Forming a Arizona C Corporation
Incorporating in Arizona involves submitting formation documents and other forms
to the Corporations Division of the Arizona Secretary of State. These formation
documents can be delivered for filing in person, via fax, or via mail service.
An Arizona C corporation, formed pursuant to §10-202 of the Arizona Revised Statutes,
or A.R.S., becomes, upon filing, a separate entity from its individual owners. That
new legal entity is now capable of entering into contracts, pursuing legal action
against another person or entity, and other rights afforded to legal persons. This
personal liability, note, is only assured if specific corporate formalities are
Articles of Incorporation for Your Arizona C Corporation
Your C corporation’s formation document is the Arizona Articles of Incorporation.
These Articles typically list the following:
- Name: Your corporate name, including the required corporate ending, must be available
for use in Arizona.
- Initial Business: Provide the purpose of the business. This must correspond with
any purpose implied by your business name.
- Authorized Capital: List the amount of stock the C corporation is authorized to
- Known Place of Business: Give the street address of the main place of business.
This may be the statutory agent’s address instead of the actual business’s location.
- Statutory Agent: Otherwise known as a Registered Agent, this is the contact person
for your business and must have a physical address within the state of Arizona.
A registered agent can be an individual or another Arizona business entity.
- Board of Directors: The amount of directors the C corporation will initially have,
which must be at least 1, should be indicated; the names and addresses of each director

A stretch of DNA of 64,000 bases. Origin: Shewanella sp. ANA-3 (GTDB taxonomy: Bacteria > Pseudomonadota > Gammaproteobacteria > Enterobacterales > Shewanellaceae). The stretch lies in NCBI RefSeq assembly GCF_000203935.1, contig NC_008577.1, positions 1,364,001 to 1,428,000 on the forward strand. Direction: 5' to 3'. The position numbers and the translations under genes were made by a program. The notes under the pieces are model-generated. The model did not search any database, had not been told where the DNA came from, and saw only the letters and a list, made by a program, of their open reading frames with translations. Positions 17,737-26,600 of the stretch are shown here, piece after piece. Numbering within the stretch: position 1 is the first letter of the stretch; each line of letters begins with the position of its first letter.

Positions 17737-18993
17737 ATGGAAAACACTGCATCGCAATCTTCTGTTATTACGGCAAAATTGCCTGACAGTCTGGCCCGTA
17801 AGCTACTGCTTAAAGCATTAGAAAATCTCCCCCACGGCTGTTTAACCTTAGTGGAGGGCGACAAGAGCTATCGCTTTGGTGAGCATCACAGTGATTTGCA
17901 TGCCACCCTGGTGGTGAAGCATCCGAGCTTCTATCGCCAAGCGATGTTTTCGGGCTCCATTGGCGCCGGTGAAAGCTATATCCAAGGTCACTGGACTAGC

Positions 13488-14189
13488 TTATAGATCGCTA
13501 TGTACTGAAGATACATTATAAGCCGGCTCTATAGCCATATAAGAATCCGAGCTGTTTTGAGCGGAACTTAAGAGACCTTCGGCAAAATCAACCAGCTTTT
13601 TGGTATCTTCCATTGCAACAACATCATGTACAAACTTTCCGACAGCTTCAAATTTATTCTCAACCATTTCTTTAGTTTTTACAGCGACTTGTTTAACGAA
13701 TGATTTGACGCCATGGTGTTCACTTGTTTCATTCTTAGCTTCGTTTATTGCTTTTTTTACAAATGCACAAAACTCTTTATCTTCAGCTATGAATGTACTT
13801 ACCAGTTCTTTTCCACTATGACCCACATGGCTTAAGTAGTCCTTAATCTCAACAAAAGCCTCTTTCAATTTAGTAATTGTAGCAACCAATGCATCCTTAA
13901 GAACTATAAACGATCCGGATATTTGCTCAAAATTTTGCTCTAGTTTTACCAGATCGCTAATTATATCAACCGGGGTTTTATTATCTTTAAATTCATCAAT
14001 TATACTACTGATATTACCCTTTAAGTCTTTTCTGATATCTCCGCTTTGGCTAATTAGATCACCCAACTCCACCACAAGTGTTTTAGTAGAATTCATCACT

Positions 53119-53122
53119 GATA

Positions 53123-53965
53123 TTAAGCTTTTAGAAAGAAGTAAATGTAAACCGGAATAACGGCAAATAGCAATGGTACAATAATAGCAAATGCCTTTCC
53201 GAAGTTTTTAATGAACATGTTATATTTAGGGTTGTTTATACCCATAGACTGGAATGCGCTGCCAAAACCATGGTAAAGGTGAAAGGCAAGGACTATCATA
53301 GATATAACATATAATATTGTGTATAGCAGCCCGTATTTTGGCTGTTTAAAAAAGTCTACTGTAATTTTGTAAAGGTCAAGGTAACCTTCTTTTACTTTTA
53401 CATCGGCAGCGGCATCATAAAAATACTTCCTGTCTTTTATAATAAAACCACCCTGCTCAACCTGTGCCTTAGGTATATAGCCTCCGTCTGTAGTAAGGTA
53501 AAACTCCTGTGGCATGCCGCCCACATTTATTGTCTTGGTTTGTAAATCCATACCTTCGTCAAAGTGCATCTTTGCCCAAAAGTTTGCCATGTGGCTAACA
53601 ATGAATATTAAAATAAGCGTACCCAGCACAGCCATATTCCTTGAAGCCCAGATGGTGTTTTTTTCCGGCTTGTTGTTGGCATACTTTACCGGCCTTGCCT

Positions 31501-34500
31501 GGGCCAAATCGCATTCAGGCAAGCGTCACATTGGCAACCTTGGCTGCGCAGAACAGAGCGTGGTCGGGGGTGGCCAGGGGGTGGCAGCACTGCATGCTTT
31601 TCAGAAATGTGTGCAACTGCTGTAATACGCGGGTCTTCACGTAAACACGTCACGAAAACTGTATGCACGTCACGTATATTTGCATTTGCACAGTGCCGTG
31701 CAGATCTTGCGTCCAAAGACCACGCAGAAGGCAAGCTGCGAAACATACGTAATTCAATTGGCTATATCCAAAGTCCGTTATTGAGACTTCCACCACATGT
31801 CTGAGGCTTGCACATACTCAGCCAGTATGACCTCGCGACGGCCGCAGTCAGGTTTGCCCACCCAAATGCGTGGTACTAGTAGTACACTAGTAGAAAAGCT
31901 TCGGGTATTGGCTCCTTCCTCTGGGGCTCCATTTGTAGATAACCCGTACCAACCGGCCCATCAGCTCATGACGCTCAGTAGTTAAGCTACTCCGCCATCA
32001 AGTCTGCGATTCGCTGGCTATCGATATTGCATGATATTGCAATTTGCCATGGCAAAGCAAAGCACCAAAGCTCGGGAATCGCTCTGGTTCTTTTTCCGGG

will also be provided.
- Incorporators: At least one incorporator—the person who delivered the articles for
filing—should be listed, along with his or her mailing address.
- Indemnification of Officer, Directors, Employees, and Agents: [Specific language,
provided by the state]
- Limitation of Liability: [Specific language, provided by the state]
The incorporator will sign the Articles of Incorporation; the Statutory or Registered
Agent will sign his or her acknowledgement of the acceptance of the role.
Further Responsibilities of a Arizona C Corporation
The Incorporator(s) must send in a Certificate of Disclosure to the Corporations
Division; the Certificate must be dated within 30 days of the delivery of the Articles.
Any entity that has incorporated in Arizona must file an Annual Report; this filing
can be submitted via fax, mail, or the state’s Public Access website.
You may modify or revise any of the information contained in the original Articles
of Incorporation by filing an Article amendment with the Corporations Division.
Additional Information about a Arizona C Corporation
Your C Corporation:
- Can sell stock in order to raise capital
- May deduct the cost of benefits provided to employers (such as parking permits,
health insurance, and so on)
- Has a board of directors, which oversees the policies of the corporation
- Issues limited liability for owners
- Can be owned by either non-US citizens or non-resident aliens alike
- Can own or be owned by other business entities
- Is taxed separately from the owners’ income
Shareholders of a Arizona C Corporation cannot be held liable in a judgment against
the corporation for an amount greater than the amount of stock they hold. (This
does not include any personal liabilities, such as fraud, failure to pay taxes,
and so on.)
Other Types of Businesses in Arizona
For information on other types of businesses in Arizona, please explore the links